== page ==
Programming

  • Dining philosophers problem

    1.0 Introduction

    The dining philosophers problem was formulated by Edsger Dijkstra in 1965. The problem illustrates synchronization issues in systems made up of concurrent tasks. The objective of the problem is to have progress and avoid deadlock in systems. Also, the entities needing resources should get them in ...

  • Program to generate a random password in C

    1.0 Introduction

    Passwords provide a level of security for digital assets. To be effective, passwords need to sufficiently long. random and chosen from a big underlying domain.In this post, we have a C-language program, that takes in number of characters in the password as input, and chooses a random password from printable ASCII characters. The program ...

  • C Programming Tutorial 5: Structures and Unions

    1.0 Structures

    A structure, in the C programming language, is a collection of variables for an entity. The variables are known as members of the structure and are located at consecutive memory locations. The size of the structure is the sum of sizes of the members plus any padding that might be placed ...

  • C Programming Tutorial 4: Pointers and Arrays

    1.0 Introduction

    A pointer variable holds the address of another variable. It is said to be "pointing" to that variable. For example,

    int *ip;
    

    defines a variable ip of type integer pointer. ip points to a variable of type integer. At the implementation level, it holds the address of a variable to type ...

  • C Programming Tutorial 3: Control Flow and Functions

    1.0 Introduction

    A C program comprises of global data and functions. A program must have a main function and the execution starts at the first statement in the main function. A function has local data and statements. The control flow deals with the order in which statements are executed by a program. In this post, we ...

  • C Programming Tutorial 2: Data Types and Expressions

    1.0 Introduction

    Data is an important part of a program. In fact, programs are written so that data can be captured, processed, stored and presented to the user. The success of a program depends on how well data has been organized and used. In this post, we will be looking at data types and expressions in ...

  • C Programming Tutorial 1 – Getting Started

    1.0 Introduction

    C is a procedural programming language invented by Dennis Ritchie in 1972. C is, possibly, the most widely used programming language in the last fifty years. There are some unique features of C. It is a small language; so it can be ...

  • I/O multiplexing: select, poll and epoll in Linux

    1.0 I/O multiplexing

    I/O multiplexing is the the ability to perform I/O operations on multiple file descriptors. Input operations like read, accept and calls for receiving messages block when there is no incoming data. So, if an input call is made and it blocks, we may miss data from other file descriptors. To circumvent this, I/O ...

  • POSIX real-time signals in Linux

    1.0 Signals

    Signals are notifications delivered asynchronously to a process by the kernel. Signals are grouped in two categories. First, there are standard signals, which have been there since the early days of Unix. Second, there are POSIX real-time signals which are specified in POSIX.1b, or, IEEE Std 1003.1b-1993, for Real-time Extensions ...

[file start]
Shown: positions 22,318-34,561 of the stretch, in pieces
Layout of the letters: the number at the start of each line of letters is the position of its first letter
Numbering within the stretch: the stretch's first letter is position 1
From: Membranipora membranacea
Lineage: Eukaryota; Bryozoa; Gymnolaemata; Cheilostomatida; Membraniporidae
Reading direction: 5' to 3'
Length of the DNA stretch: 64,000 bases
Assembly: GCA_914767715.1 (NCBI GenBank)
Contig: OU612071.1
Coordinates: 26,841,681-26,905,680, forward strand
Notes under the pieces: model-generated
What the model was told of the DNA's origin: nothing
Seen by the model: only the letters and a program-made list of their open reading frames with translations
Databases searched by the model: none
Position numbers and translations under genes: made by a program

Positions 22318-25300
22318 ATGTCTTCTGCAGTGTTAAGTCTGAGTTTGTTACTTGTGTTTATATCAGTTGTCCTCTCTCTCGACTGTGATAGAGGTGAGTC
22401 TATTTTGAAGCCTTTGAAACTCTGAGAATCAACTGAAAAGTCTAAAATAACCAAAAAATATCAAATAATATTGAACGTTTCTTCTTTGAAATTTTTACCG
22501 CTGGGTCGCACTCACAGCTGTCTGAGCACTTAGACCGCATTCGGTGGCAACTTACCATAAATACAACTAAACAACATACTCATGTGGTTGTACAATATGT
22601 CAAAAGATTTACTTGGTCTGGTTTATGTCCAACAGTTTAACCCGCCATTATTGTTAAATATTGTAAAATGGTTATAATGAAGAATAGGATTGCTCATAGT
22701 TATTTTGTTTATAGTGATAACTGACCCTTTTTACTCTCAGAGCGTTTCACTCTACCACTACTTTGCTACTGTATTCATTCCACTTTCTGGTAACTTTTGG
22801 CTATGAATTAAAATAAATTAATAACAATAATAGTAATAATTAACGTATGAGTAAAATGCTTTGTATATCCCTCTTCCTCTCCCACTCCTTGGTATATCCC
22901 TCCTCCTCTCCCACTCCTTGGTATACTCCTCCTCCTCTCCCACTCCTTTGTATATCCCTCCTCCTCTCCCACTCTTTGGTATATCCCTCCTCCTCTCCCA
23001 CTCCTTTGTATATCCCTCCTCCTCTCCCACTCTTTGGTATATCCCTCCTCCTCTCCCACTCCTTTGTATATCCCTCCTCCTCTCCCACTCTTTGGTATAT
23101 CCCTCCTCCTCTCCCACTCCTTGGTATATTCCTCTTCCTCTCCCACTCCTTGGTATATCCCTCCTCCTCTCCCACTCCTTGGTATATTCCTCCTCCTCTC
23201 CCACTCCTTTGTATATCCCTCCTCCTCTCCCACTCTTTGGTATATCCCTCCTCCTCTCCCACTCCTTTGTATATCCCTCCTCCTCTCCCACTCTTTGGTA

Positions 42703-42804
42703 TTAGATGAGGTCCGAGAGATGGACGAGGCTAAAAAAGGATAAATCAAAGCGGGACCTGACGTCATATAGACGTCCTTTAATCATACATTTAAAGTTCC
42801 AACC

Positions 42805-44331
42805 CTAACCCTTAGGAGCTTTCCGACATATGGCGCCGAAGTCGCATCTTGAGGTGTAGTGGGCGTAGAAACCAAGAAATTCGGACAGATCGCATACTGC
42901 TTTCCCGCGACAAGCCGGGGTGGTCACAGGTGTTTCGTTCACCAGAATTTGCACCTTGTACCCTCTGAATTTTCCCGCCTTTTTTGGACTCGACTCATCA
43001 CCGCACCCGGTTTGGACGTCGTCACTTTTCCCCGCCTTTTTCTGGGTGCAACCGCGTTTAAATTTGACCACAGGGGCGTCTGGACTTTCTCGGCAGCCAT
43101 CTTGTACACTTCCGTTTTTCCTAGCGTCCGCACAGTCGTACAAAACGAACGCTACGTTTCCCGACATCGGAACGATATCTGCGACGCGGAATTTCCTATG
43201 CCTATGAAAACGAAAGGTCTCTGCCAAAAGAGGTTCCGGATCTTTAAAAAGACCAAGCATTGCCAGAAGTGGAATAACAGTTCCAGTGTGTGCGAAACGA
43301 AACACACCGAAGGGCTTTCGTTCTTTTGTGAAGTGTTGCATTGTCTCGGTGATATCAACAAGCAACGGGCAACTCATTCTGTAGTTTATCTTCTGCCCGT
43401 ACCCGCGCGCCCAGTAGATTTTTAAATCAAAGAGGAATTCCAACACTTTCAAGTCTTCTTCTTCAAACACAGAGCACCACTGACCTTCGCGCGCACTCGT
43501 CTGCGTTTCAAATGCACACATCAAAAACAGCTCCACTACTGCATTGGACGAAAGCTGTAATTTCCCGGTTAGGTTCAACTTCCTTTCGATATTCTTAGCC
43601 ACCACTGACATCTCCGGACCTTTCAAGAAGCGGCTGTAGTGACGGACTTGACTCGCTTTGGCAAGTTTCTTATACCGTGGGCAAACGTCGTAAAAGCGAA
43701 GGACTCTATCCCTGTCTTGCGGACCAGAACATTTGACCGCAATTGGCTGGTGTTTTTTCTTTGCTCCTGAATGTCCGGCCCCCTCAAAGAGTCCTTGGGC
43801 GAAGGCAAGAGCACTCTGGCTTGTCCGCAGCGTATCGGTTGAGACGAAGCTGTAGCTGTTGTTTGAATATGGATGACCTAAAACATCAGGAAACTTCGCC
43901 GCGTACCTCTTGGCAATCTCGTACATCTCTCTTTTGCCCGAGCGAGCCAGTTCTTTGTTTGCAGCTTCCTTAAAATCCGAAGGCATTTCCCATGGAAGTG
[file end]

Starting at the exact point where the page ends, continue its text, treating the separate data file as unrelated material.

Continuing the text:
• How to create a temporary file in Linux

    1.0 Temporary Files

    Quite often, we need temporary files in our programs. Some intermediate data needs to be stored and the file can be discarded when the process terminates. There are functions and command to create temporary files in Linux. The mkstemp function creates a temporary file and returns a file descriptor. The ...

  • Interprocess Communication using Unix Domain Sockets

    1.0 Unix Domain Sockets

    A socket is a communication endpoint at a host computer. The socket API provides calls for communication between processes. The socket system call is,

    int socket (int domain, int type, int protocol);
    

    The first parameter to the socket system call is the domain. The domain is actually the communication domain and it ...

  • File I/O in Linux

    1.0 Input and Output (I/O)

    All programs need to interact with the external world which makes I/O important. Programs store data in files which provide large persistent storage. In this post we will look at the system calls and functions for file I/O and the issues that govern the program and I/O device interaction.

    2.0 Buffered I/O

    Reading ...

  • How to trim a string in C

    Trim a string

    The problem of removing leading and trailing whitespace characters in strings occurs in programming quite often. Here is a solution.

     #include <stdio.h>
    #include <stdlib.h>
    #include <string.h>
    #include <ctype.h>  void trim (char *dest, char *src);  int main (int argc, char ...
  • Socket programming using the select system call

    Server and clients

    1.0 Client-Server Paradigm

    The Client-Server paradigm divides the software architecture of a system in two parts, the server and its clients. The server works in the background and maintains the system-wide database. Using the database, it provides the ...

  • Socket Programming using UDP in C

    1.0 Datagram sockets

    There are two major types of network sockets, viz. Stream sockets (SOCK_STREAM) and Datagram sockets (SOCK_DGRAM). The socket type defines the semantics of communication between this socket and its remote counterpart. Stream sockets provide full-duplex reliable sequenced data streams. Datagram sockets support connectionless unreliable messages between the source and destination ...